Lunch in Alabama11/11/2005 11:00:00 am
Sheryl and I have been corresponding and skyping since she helped me out with my Rip, Mix, Learn presentation in October. She's involved in some fascinating projects with her students (pre-service teachers) and she introduced me to a new web tool, Tapped In. I have to spend more time exploring its possibilities. Sheryl is also spearheading a technology integration initiative in Alabama.
Yesterday Sheryl did a presentation for 180 teachers in Alabama and invited me to join the conversation via Skype. It's not often I can visit Alabama over my lunch hour and be back in class in time to teach my grade 10 class. ;-) It was a real thrill. While Sheryl navigated websites in Alabama I took them on a tour of my classroom blogs and discussed the powerful impact these community building technologies have had, and continues to have, on my students and myself.
At one point I was discussing Aldridge's scribe post. He's done something that no one else in this class has done yet. He had his graphing calculator draw various graphs and downloaded them from his calculator to his computer. He then took it one step farther. He edited the graphics and labeled them with equations and other important features. Now a lot of teachers using graphing calculators know how to copy graphs into their computers and a lot of people know how to edit pictures once they're in the computer -- but Aldridge taught himself to do these things. The other kids are going to be impressed and this fairly quiet and reserved young man will be a star for a while as he teaches these skills to his classmates. More and more now, when students email me about how to work with digital images I refer them to other kids, sometimes kids in a different class. I told the teachers in Alabama that if the kids know the technology better than me then I don't need to know how it works. If any of you want to know how to do this stuff, ask them -- they're nice people, they'll tell you. It's incredibly empowering for a student to take on the role of teacher or expert with their peers; even more so with their teachers.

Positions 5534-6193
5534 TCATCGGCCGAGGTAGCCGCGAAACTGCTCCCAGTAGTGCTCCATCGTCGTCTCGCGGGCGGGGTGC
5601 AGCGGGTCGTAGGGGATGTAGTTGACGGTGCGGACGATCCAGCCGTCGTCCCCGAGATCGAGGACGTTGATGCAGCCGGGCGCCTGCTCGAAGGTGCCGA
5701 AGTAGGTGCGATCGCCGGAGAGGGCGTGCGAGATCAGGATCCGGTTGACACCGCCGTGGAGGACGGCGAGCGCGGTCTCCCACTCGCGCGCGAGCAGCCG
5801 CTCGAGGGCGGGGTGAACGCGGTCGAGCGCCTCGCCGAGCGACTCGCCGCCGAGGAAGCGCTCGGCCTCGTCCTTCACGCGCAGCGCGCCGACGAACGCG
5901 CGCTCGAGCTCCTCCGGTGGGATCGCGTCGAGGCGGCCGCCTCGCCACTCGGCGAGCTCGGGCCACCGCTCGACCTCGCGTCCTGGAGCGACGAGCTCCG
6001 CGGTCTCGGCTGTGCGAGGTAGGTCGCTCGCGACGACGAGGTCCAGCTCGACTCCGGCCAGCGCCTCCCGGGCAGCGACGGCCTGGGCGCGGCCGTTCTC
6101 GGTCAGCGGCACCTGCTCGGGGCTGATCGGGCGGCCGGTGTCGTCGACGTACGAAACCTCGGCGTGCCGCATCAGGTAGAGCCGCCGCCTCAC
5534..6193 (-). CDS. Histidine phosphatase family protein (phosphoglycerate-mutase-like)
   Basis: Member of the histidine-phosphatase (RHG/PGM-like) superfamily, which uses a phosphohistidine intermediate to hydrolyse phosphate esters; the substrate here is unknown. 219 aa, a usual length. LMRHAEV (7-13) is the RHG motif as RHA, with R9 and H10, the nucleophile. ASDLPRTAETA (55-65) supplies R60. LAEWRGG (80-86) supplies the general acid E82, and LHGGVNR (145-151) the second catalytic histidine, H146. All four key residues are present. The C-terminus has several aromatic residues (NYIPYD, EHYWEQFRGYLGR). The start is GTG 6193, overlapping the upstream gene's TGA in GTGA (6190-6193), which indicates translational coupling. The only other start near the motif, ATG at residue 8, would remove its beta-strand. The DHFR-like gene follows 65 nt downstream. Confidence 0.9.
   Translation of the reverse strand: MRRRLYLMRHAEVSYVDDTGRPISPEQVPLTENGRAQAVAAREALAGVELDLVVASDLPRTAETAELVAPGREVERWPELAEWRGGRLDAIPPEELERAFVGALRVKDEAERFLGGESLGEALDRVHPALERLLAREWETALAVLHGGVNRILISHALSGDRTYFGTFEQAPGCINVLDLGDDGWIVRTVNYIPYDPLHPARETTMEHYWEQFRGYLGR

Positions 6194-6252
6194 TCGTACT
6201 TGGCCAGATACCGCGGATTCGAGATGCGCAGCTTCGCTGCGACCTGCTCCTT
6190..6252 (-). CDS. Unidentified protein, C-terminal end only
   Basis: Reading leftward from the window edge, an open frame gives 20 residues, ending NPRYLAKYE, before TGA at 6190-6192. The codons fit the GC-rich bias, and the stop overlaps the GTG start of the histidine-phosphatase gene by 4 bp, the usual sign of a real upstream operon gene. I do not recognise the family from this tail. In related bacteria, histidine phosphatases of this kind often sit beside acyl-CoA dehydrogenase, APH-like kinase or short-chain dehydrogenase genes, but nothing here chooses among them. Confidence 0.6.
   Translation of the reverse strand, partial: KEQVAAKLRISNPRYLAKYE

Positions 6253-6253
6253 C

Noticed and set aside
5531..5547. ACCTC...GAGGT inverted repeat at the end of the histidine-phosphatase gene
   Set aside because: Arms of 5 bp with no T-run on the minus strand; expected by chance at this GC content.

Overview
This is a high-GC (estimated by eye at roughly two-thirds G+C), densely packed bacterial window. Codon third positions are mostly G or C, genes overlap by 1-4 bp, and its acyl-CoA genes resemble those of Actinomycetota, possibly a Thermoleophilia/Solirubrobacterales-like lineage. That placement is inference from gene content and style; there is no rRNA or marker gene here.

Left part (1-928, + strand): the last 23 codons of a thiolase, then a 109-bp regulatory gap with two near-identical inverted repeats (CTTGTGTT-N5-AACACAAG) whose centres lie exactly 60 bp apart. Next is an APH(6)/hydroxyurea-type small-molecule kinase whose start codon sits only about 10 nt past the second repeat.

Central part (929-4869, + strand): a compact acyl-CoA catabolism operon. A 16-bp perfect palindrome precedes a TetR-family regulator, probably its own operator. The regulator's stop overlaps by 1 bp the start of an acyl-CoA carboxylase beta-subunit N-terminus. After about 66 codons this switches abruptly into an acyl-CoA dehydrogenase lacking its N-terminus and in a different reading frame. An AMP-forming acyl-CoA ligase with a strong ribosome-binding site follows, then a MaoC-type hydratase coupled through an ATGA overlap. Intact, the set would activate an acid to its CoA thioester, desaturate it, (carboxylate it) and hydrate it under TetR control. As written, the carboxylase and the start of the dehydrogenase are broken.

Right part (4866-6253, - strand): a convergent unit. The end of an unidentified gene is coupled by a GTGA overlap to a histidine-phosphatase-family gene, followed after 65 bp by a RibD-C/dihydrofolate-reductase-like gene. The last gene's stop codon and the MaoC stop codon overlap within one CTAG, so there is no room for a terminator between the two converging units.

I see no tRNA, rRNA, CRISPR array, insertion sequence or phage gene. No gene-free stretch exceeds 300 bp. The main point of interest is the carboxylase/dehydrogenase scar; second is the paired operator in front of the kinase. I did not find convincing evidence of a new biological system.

I also heard myself say: "If you see value in learning these skills for yourself you should see what happens when you put these tools in the hands of the students!" I was going to point them Sarah's Blog to underscore the point. If anyone from Alabama is reading this, check it out -- you'll see what I mean. Keep in mind Sarah does this because she wants to. It's not part or her course requirements; it's entirely her own initiative.
Sheryl asked me how I would respond to someone who says: "We don't have time for all this writing in math! We need to focus on teaching and learning so that these kids can learn more math." Well, that got me started. ;-) I pointed them to my earlier post here, The Scribe Post and then I said: "Anyone who looks at my class blogs can't deny that my kids are learning, talking about (in the chatbox at midnight on a weekend!) and writing mathematics. How do you find the time? How do you not find the time! Now that you know this technology exists you have an obligation to provide these learning opportunities to your students. You don't have to find the time, you have to Seize the Time!" and I pointed them to Anne's post. (I always direct people to Anne's work when this issue comes up -- thanks Anne; that post has become a powerful "learning object" for the people I meet in my milieu.)
Just before I signed off Sheryl asked me how I would feel if these teachers wanted to visit my classroom blogs and leave comments. I would LOVE to have them leave comments for my students. As I've said elsewhere, imagine the impact you can have on a young person you never met just by leaving them an encouraging comment. The role of a teacher has really gone global. Some of the Alabama teachers wanted to know if I would be interested in having one of my classes Skype one of theirs. I would be very interested! Email me and let's get it started. ;-)